And finally a maquette I knocked together while pitching for funding for an idea me and Mal had a few years ago. Just wanted to try actively sculpting to someone else's design for once and see how I could visualise a 2D drawn image in 3D. Still very much a work-in-progress... but fun to show off nethertheless. Went through several stages of looking like an evil pig - but I think I'm nearing the "slow-but-good-natured-bear" look.

Let me know what you think!!!

Tuesday, 14 May 2013


After 4 years of university studying Animation (dont ask) and then about 6 years of working in call centres and factories (again, seriously, dont ask!!!) in between amazing but short stints freelance animating/modelmaking, I've finally plucked up the courage to put together my greatest stop mo achievements in a "look at me, world... I can animate... honest!" kinda way.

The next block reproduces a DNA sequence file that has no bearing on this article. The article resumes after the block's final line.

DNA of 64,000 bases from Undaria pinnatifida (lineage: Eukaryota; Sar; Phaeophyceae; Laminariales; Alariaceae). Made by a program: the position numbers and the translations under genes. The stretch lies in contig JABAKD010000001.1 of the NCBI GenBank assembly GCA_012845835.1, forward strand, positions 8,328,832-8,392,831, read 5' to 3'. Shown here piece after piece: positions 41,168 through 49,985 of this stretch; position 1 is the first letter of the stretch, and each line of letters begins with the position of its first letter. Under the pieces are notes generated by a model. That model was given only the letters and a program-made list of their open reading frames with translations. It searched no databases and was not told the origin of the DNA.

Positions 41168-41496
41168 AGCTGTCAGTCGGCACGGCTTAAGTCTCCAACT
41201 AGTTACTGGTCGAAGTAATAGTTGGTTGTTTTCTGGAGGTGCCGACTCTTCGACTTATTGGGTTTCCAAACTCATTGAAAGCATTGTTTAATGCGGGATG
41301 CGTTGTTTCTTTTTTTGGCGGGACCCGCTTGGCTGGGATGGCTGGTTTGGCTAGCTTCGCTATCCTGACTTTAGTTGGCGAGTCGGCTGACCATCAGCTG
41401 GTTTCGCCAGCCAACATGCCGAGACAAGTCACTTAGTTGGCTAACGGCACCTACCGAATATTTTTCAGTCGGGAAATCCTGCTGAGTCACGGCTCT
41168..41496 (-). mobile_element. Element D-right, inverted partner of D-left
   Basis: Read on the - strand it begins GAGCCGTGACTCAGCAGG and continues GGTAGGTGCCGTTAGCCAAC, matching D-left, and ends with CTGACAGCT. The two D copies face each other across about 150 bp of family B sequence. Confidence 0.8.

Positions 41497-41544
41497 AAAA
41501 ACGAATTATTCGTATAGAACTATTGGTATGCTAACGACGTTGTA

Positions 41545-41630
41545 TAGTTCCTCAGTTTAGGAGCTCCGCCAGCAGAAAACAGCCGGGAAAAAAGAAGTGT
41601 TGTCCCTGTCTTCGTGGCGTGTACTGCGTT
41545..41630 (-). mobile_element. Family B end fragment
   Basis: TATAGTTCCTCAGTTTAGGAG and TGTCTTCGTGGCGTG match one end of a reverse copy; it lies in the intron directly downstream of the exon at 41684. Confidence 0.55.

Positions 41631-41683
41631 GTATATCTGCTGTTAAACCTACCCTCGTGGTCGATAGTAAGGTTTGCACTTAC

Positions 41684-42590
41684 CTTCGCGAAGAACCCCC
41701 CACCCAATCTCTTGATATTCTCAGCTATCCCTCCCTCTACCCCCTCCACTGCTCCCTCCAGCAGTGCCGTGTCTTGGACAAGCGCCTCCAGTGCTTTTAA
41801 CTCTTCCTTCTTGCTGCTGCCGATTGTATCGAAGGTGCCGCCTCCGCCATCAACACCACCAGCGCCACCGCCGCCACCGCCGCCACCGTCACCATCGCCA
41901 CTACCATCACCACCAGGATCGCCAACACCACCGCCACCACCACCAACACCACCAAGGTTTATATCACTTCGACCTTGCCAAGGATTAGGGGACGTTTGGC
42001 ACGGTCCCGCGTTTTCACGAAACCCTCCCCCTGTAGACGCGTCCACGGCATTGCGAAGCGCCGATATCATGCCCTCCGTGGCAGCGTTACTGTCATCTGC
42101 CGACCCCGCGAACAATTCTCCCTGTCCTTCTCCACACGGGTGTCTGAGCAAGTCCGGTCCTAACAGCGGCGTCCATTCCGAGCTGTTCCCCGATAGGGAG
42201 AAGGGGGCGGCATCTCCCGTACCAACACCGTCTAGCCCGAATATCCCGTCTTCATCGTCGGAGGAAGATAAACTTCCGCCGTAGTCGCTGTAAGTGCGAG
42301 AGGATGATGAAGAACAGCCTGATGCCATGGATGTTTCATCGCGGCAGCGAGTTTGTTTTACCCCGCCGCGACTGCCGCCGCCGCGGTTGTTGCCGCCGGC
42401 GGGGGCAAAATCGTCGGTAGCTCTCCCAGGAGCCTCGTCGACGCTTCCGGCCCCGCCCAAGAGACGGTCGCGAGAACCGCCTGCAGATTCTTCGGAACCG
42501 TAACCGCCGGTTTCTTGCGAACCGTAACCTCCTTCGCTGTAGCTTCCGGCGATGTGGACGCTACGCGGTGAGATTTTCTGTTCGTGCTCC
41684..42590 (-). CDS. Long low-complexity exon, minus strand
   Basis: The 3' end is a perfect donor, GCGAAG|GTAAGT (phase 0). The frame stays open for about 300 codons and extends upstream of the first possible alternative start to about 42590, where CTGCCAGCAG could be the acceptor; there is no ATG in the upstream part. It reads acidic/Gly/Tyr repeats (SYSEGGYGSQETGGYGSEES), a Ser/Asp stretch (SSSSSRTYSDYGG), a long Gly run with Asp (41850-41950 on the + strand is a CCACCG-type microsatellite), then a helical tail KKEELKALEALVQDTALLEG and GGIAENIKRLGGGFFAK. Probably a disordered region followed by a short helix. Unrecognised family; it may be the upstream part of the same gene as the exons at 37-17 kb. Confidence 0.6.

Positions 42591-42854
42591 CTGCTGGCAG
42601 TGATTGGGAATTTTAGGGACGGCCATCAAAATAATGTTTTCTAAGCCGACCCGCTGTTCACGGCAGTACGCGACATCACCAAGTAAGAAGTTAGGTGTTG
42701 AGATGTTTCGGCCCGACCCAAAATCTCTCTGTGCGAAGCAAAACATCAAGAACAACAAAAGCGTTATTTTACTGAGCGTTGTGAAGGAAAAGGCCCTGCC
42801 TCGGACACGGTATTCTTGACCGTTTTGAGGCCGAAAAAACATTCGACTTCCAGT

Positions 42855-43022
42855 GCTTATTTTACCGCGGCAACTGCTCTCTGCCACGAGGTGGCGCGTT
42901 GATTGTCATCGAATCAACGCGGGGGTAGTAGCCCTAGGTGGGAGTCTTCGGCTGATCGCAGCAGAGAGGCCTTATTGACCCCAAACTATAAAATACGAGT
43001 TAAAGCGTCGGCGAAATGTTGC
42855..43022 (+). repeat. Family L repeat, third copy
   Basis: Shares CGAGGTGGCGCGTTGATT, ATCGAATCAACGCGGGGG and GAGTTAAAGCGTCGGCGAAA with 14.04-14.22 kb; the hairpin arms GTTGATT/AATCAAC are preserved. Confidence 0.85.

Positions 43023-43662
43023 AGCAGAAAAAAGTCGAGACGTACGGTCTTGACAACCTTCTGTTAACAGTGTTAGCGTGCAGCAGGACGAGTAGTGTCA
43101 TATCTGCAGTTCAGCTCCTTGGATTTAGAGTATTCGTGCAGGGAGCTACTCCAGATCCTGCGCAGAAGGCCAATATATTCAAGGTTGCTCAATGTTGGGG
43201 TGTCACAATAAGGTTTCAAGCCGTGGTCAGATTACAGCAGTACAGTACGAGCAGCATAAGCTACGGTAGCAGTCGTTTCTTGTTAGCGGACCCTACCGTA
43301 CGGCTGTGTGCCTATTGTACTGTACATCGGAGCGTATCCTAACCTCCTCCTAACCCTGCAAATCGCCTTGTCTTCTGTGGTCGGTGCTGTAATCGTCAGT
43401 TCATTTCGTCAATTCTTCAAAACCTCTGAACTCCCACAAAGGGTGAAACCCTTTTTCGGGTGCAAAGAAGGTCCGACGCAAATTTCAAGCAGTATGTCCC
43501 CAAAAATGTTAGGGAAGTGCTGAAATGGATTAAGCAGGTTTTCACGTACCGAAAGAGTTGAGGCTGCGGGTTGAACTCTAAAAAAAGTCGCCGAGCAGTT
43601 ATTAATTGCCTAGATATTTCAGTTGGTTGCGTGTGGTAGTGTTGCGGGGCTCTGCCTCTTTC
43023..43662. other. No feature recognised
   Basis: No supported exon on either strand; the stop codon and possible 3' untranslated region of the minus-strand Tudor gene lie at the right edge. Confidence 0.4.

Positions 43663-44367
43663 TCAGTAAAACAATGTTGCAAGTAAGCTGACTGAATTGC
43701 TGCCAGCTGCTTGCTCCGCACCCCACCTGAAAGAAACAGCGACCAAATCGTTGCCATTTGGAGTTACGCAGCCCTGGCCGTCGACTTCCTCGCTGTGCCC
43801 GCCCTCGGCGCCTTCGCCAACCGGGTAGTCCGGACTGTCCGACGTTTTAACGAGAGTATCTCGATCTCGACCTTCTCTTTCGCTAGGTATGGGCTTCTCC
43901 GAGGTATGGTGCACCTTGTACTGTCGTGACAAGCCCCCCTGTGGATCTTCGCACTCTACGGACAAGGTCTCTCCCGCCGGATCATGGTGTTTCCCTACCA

Now lets sit back and watch the jobs roll in *scoff*
Enjoy, and please feel more than free to comment, like, share, facebook to your gran, whatever you kids get up to these days.

Stop Motion Showreel 2013 from Adam M. Watts.

CREDITS Personal/competition/student work - Director, Animator, Modelmaker
   ~ RedBull Canimation competition entry
   ~ Untitled Robot Adventure #17
   ~ Endless Toys

Freelance Animator, Modelmaker @ Second Home Studios
   ~ Pilsner Urquell (British Animation Award 2012 Public Choice Winner)
   ~ CITV "Machine" Ident
   ~ The Lion, The Witch and the Wardrobe "ghoul-boy" ladder climb/arrow death

Half the work here courtesy of the amazing Director/Mentor/Legend Chris @ Second Home Studios